We pushed a little further: Is there a “manpad” (man-portable air defense system, or shoulder-launched anti-aircraft missile) or other ground fire risk? “There are manpad units in Lebanon,” Phares claimed. “Hezbollah owns many of these weapons and has used them against the Israelis. Al Qaeda's Jihadists also may have a few, obtained from Syrian and Libyan militias. It is well known that Hezbollah is in total control of Beirut Airport and vicinity, as well as considerable parts of the Lebanese airspace system.

“The vicinity of Beirut Airport includes critical and danger zones from which it would be easy to target civil aircraft following the established approach and departure paths. But ironically, Hezbollah will not allow any other terrorist group to infiltrate the zones lying under its control. Hezbollah won't use these missiles against civilian aviation for fear of massive international retaliation. But there is no guarantee that in the case of a clash with the U.S., the Iranian-funded group would not retaliate against U.S. civilian targets.”

As for ground fire risk, “Hezbollah also is in total control of all points from which ground fire is possible around Beirut International Airport. In conclusion, as long as Hezbollah has no interest for now in any security destabilization at the airport, landing and taking off from the airfield can be considered safe.”

As Hanlon said, it bears watching by your company's internal security department or your security contractor — either one can prepare daily security briefs for you to get a sense of the Lebanese political condition and see trends developing. If it looks the least bit rocky, don't go.

But if it is a go, here's Hanlon's description of arrival and departure procedures at BEY: “Coming up from Saudi Arabia, there's a big mountain range east of the city, and you go north and then start to descend, turning left, then south. Typically, you're landing to the south on Runway 16. Departing, you typically take off on Runway 21 out over the water with a turn to the north and then fly the SID.”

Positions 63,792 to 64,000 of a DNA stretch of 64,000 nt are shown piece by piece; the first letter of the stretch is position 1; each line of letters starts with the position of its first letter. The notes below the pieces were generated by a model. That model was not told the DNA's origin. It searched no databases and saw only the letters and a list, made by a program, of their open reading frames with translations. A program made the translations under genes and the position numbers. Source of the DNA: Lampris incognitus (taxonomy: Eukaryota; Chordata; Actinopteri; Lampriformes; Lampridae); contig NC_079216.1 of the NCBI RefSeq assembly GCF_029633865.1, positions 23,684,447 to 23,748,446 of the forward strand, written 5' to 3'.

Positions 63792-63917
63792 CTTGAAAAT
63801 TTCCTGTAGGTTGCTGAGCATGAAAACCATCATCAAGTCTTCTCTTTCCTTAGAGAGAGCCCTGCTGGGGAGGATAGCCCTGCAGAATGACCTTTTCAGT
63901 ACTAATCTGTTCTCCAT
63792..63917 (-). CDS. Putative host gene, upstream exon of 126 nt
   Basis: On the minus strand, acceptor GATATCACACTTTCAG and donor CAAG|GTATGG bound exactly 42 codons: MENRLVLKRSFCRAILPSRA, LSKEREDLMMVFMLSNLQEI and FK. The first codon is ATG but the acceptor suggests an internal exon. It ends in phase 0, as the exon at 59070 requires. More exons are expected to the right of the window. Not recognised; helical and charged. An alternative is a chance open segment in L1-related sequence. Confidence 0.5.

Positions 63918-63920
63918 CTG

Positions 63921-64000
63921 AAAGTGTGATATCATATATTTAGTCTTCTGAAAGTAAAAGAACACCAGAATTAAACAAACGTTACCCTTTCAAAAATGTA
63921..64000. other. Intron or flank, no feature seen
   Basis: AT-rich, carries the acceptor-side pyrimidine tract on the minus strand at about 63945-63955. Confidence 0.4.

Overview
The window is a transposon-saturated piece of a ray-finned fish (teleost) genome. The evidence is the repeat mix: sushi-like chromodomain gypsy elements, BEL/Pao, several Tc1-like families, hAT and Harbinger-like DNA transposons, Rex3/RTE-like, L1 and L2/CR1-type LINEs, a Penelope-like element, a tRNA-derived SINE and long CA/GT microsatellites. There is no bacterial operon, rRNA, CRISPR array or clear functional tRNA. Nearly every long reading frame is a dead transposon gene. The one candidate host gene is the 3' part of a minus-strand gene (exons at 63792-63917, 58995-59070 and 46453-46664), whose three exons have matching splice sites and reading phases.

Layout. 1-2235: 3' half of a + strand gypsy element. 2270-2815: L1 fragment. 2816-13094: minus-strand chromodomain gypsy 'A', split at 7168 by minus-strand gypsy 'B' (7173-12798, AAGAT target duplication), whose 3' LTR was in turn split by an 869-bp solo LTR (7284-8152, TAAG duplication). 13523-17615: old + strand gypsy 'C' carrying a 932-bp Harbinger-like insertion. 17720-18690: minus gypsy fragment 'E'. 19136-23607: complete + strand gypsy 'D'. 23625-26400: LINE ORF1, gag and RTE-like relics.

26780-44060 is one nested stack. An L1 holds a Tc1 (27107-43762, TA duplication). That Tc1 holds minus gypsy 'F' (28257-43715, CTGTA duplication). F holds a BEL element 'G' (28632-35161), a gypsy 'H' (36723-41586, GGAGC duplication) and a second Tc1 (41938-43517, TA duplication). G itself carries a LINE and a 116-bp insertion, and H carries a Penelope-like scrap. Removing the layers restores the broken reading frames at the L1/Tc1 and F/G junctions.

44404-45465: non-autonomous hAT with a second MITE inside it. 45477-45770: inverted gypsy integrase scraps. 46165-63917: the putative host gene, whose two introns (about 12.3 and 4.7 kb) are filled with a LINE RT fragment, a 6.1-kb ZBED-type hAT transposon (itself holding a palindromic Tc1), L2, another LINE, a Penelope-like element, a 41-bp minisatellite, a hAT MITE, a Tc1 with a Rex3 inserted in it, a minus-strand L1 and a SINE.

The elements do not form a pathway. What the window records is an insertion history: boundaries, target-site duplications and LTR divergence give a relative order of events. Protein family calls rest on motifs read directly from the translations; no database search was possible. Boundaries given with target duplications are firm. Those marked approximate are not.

For arrival and departure, “there is an intersection named LEBOR — it's on the Damascus chart — with a crossing restriction at or about FL 240. From there, you proceed west and south around the mountains. From the south, you have to route in east of Beirut, then fly north to LEBOR and pick up the STAR. There's another SID that takes you up to the northeast for routing to Europe to a fix called BALMA at the Beirut FIR — all this is out over the water. From Cyprus, you come straight in, making a right turn south into the airport.”

At Jeppesen's flight planning division in San Jose, Calif., Nancy Pierce, client solutions and professional services, said Jepp has worked a consistent one to two Lebanon flights per month over the past couple of years. Her colleague, Wynand Meyer, vendor relations manager based in faraway Dubai, said the planning process begins with obtaining landing permits at Beirut. “You will have to present copies of your airworthiness certificate, aircraft registration and insurance to Lebanon's Civil Aviation Authority in order to obtain a landing permit. They typically want 48 hr. notice, although it can be gotten quicker.”

The permit is valid 48 hr. before and 72 hr. after the date of issuance and revisions are available. “When filing your [ICAO] flight plan, you will have to add the CAA approval number of the permit in Section 18,” Meyer continued. Permits are also required for overflights. And as with most of the Middle East, flying into Lebanon from Israel is not permitted.

Flight crews from most regions like the U.S., Canada and Europe do not require visas, only General Declarations (GenDecs). (Those crewmembers arriving via airline, however, do require visas and can obtain them on arrival.) Flight crews from other states or regions can arrive and depart with GenDecs, but if they arrive on the airlines, they will need to obtain visas in advance. Passports must have a minimum six-month validity from visa issuance date.

Americans, Canadians and Europeans arriving aboard private aircraft will need visas but can obtain them on arrival. All other passengers [i.e., arriving by airline] will need to obtain visas in advance. Entry can be denied if there is any evidence of an Israeli stamp in the passport.

Beirut-Rafic Hariri International Airport is Lebanon's only POE gateway. The airport was badly damaged during the 15-year-long Lebanese civil war beginning in 1975 (during which all foreign airlines ceased serving it and only two local carriers provided intermittent service) and again in 2006 by Israeli military aircraft. Flight crews who have recently been through OLBA report no evidence of the attacks and signified the airport has been completely restored.

The field's elevation is 85 ft., and its runways are 3/21, 12,467 ft. by 148 ft., PCN: 60RBWT; 16/34, 11,138 ft. by 148 ft., PCN: 60RBT; and 17/35, 10,663 ft. by 148 ft., PCN: RBWT. All are a combination of asphalt and concrete. There are no slots at OLBA for business aviation, although they are required for commercial operators. The airport is open 24 hr., and there are no curfew or noise restrictions. Nav fees are assessed in Lebanese airspace. ATC is rated as excellent, with procedures according to ICAO PansOps delivered by English-speaking controllers.